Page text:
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Date of Graduation
Master of Science (MS)
Department of Biology
Microcystis spp. produce prolific annual blooms in freshwater systems worldwide. The success of these blooms depends heavily on the Microcystis spp. overcoming environmental factors such as oxidative stress caused by reactive oxygen species (ROS) like hydrogen peroxide. Most Microcystis genomes do not contain many genes for responding to oxidative stress, including those that encode the enzyme catalase. Other cyanobacteria such as Prochlorococcus that also lack hydrogen peroxide degrading enzymes have been shown to benefit from partnerships with heterotrophic bacteria. Microcystis spp. may also receive similar benefits from heterotrophic bacteria in the phycosphere. To test this hypothesis, we examined the effect of bloom stage and how both Microcystis and its phycosphere microbiome respond to being treated with a low (1 µM) and high (10 µM) concentrations of hydrogen peroxide during different stages of bloom development. Additional treatments were also supplemented with a nonnative consortium of catalase positive bacteria isolated from a Microcystis bloom in Lake Tai (Taihu) to test the impact of these bacteria on the oxidative stress response of Microcystis. Significant changes in growth occurred in the late bloom period between the control and the high treatment, indicating that the elevated concentration of hydrogen peroxide had an effect on fitness. Metatranscriptomic analysis was used to evaluate the changes in gene expression and community composition to determine the functional response to ROS stress. Differential expression was greatest between the high treatment and the high treatment inoculated with the nonnative bacterial consortium, indicating the nonnative bacteria influenced Microcystis expression under conditions of elevated oxidative stress. When the bloom community was incubated with the high concentration of hydrogen peroxide and inoculated with the nonnative catalase positive consortium of bacteria, Microcystis upregulated expression of photosystem genes, as well as genes in the oxidative pentose phosphate pathway. These incubation experiments provide evidence that the response by Microcystis to stress is influenced by its microbiome.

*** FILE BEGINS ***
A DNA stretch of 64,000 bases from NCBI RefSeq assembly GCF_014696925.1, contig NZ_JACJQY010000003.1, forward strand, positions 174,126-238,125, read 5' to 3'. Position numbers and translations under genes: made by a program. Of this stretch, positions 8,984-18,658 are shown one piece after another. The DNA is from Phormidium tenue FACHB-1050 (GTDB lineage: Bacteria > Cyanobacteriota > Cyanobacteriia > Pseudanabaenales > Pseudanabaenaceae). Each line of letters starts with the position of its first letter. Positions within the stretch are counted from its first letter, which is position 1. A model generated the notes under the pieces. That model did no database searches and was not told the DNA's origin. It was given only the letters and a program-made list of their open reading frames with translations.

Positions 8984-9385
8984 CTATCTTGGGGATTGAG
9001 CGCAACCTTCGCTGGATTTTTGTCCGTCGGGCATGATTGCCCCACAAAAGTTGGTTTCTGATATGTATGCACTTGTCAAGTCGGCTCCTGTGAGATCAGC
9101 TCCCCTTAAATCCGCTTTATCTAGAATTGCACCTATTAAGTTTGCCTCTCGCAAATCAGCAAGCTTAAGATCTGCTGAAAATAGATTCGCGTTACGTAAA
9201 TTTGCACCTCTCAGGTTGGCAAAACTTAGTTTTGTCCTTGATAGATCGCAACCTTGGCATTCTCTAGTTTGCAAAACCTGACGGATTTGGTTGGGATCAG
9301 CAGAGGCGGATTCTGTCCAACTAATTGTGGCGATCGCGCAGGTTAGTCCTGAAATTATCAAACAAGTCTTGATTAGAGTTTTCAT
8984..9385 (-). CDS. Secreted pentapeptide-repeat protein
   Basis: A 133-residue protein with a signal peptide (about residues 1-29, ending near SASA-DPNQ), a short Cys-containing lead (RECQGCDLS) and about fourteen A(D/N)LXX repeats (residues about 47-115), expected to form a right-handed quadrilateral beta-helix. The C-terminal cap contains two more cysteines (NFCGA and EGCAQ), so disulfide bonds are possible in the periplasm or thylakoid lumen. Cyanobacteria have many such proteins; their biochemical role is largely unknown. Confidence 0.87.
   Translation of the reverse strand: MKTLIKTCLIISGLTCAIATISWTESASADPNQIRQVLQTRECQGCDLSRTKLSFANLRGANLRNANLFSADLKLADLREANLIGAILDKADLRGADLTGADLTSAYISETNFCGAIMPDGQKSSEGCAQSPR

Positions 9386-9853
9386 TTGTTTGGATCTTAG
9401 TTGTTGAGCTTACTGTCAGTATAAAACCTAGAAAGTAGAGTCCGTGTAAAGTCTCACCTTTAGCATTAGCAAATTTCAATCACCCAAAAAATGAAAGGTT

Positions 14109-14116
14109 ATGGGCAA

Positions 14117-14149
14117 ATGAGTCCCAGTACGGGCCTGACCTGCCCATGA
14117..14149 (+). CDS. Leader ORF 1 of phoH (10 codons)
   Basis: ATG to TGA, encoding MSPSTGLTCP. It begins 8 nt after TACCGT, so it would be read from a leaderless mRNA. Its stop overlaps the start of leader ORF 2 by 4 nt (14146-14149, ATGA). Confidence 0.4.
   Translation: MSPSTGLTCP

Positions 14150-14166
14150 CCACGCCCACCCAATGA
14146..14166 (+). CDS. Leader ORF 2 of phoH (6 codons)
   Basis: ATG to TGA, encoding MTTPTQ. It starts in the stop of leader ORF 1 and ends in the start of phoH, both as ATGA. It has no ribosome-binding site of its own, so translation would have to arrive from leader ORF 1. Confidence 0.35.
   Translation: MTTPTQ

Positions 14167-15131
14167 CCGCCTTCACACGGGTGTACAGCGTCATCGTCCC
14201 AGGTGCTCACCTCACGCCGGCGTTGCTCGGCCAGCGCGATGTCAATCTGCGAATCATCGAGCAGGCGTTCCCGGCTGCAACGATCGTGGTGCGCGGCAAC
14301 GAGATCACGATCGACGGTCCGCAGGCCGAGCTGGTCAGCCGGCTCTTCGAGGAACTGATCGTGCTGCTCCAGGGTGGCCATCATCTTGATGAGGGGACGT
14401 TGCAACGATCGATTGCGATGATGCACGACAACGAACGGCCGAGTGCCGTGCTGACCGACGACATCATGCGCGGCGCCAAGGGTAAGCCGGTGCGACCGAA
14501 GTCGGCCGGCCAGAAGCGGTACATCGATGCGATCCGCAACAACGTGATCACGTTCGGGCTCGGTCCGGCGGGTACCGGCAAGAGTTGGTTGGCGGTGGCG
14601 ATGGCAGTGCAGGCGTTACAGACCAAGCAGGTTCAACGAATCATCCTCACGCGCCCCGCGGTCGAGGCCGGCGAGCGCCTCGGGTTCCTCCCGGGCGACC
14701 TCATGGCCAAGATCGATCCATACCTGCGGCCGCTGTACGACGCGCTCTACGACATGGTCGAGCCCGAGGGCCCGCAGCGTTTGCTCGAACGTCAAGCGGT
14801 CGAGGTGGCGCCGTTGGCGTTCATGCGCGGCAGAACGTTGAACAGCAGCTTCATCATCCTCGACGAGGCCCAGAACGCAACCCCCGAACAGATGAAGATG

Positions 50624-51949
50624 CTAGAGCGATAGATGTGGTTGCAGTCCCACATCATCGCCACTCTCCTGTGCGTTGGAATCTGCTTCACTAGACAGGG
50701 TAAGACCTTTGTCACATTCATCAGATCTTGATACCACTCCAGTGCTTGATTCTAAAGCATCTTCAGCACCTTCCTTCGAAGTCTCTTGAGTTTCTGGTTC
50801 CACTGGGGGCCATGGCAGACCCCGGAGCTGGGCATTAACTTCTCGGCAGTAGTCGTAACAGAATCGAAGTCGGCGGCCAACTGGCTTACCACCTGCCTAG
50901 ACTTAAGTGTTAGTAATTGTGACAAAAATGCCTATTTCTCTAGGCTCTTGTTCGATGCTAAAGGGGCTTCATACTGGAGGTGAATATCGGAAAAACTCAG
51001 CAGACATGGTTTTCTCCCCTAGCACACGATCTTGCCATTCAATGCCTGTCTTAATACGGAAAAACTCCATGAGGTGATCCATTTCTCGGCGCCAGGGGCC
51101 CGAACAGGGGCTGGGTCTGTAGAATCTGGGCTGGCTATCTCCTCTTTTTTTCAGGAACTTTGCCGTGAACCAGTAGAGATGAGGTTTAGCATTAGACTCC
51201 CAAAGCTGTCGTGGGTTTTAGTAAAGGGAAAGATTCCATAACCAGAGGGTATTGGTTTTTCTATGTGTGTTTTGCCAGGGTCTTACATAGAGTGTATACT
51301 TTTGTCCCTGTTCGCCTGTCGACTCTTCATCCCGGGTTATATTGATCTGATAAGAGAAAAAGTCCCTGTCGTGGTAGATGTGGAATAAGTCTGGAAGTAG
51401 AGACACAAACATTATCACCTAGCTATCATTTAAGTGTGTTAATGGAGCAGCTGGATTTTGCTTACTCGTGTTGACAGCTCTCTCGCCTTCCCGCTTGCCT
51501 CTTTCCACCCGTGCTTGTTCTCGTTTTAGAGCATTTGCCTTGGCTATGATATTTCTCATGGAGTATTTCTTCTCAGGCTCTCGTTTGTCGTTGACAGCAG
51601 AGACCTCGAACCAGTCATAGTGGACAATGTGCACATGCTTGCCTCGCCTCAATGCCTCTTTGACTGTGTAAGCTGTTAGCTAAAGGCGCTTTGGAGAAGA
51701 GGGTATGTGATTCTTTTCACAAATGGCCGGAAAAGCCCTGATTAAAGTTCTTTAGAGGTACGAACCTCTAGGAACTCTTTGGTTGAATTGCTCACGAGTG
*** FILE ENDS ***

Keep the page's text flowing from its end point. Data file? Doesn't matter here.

Puma, Bryan A., "The response of Microcystis and the microbiome to exogenous hydrogen peroxide" (2023). Masters Theses, 2020-current. 226.
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